Hi! My name is Jenny. I am a fan of the Endurance Planet podcast and just finished listening to your episode on how someone can get their period back. This email is mainly intended for Tawnee and Julie. After listening to the episode I was inspired to reach out and get your insight/advice on something that I’m having trouble figuring out. I realize it’s kind of a loaded question, but I’m pretty desperate to understand this more, so if you have any insight that would be so appreciated.
I am a competitive Spartan racer and, after years of playing soccer (a goalkeeper), became an endurance athlete about a year and a half ago. Before I started running a lot and training more, I weighed 155 (I’m 5’11”) and was probably consuming about 3000 calories per day. After building up my training volume, I lost weight and ended up getting down to 142 while eating around 2750 calories per day. Upon the advice of a nutritionist (after getting metabolic testing, which told me that my RMR is 1760 calories), I bumped my calories back up to 3000 calories per day to support my training.
3000 calories should still have technically been a deficit, but I gained a few pounds and hovered around 145-146 for a while. I wanted to get back down to 142-143ish, so around June of this year I dropped back down to 2750 per day. However, my weight never dropped. I’m actually 150 now, despite eating in what I believe to be a deficit. I usually have a meal where I treat myself about once per week, but with my activity level I have a hard time thinking that I am simply eating too much! It’s not necessarily the higher number on the scale that bothers me, but the fact that I seem to be gaining weight out of nowhere!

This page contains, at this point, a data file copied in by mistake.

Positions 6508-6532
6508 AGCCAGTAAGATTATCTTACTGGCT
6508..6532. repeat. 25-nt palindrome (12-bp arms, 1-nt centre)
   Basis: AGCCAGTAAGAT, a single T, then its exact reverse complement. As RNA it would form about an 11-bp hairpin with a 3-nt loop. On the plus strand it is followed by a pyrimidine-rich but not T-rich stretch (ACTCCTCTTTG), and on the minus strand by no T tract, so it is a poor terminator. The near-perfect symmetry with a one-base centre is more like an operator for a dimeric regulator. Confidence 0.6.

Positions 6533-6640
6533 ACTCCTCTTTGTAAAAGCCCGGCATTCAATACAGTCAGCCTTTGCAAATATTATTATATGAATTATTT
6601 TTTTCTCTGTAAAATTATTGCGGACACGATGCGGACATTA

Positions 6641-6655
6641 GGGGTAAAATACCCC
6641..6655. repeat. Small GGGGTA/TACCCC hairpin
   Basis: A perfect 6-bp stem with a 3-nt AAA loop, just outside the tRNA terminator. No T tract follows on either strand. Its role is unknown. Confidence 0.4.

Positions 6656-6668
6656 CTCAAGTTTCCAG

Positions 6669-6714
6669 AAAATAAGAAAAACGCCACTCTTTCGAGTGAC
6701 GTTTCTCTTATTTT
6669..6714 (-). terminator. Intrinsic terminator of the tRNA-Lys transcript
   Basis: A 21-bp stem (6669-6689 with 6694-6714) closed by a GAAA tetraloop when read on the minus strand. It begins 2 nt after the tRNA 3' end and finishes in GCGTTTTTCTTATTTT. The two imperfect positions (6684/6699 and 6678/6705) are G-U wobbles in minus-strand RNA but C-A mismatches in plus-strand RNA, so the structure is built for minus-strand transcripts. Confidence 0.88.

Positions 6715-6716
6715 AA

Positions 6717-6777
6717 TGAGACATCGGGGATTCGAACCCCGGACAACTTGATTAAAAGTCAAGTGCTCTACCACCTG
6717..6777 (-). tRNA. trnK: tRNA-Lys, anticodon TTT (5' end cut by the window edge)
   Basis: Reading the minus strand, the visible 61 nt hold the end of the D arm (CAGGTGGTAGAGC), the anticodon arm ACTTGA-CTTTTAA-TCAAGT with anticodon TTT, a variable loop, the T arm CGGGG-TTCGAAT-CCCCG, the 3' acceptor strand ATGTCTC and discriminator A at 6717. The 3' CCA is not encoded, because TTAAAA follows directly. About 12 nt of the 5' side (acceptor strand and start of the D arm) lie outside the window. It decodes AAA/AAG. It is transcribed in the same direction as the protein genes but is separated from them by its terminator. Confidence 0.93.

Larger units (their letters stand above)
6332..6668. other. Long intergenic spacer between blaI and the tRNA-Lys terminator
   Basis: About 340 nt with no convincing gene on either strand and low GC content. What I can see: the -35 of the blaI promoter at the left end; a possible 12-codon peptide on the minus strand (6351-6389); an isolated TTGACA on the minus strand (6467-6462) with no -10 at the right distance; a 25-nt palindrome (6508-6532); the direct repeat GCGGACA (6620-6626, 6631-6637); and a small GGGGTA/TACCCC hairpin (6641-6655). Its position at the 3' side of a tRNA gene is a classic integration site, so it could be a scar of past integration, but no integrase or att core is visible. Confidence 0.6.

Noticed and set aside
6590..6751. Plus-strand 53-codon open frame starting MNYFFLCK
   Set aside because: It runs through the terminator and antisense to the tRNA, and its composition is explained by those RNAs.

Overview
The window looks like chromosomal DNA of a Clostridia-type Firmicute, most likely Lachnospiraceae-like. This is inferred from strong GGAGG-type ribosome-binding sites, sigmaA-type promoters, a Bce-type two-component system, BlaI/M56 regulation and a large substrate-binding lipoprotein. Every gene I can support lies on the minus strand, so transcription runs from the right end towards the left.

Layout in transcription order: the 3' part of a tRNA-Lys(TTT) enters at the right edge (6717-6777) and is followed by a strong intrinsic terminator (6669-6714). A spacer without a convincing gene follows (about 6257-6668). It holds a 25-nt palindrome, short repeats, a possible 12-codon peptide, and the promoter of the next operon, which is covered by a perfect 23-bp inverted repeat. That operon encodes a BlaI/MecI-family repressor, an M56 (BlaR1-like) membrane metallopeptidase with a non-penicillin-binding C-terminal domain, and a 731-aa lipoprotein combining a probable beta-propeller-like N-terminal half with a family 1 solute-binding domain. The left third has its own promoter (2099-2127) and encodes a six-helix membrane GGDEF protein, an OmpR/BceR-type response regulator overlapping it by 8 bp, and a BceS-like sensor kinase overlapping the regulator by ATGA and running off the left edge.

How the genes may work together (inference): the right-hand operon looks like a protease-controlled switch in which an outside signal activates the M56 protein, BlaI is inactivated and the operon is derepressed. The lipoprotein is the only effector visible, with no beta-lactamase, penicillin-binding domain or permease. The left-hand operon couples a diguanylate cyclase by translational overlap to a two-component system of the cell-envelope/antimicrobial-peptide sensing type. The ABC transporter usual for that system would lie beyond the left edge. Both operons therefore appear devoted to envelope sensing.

Another piece of background information: I am 22 years old and have struggled with hypothalamic amenorrhea for 7 years (it started even before I lost a significant amount of weight or my body fat got too low and has never ended despite weight fluctuations and even spending quite a bit of time eating 4000 calories per day). I have been in close contact with my OBGYN throughout this time, and she was not too concerned because my hormone levels (at least FSH and estrogen) have been on the lower end, but still in the normal range. Plus, my bone density is still in the upper normal range. Besides my activity level/training and low body fat, there is also the possibility that my life-long struggle with anxiety (and the anxiety medication I have been taking for years) could be a factor. My OBGYN recently suggested a low-dose hormonal birth control, but the idea of taking artificial hormones and screwing with my system in that way really scares me. I’m really not sure what to do and didn’t know if, somehow, nutrition could maybe be the fix.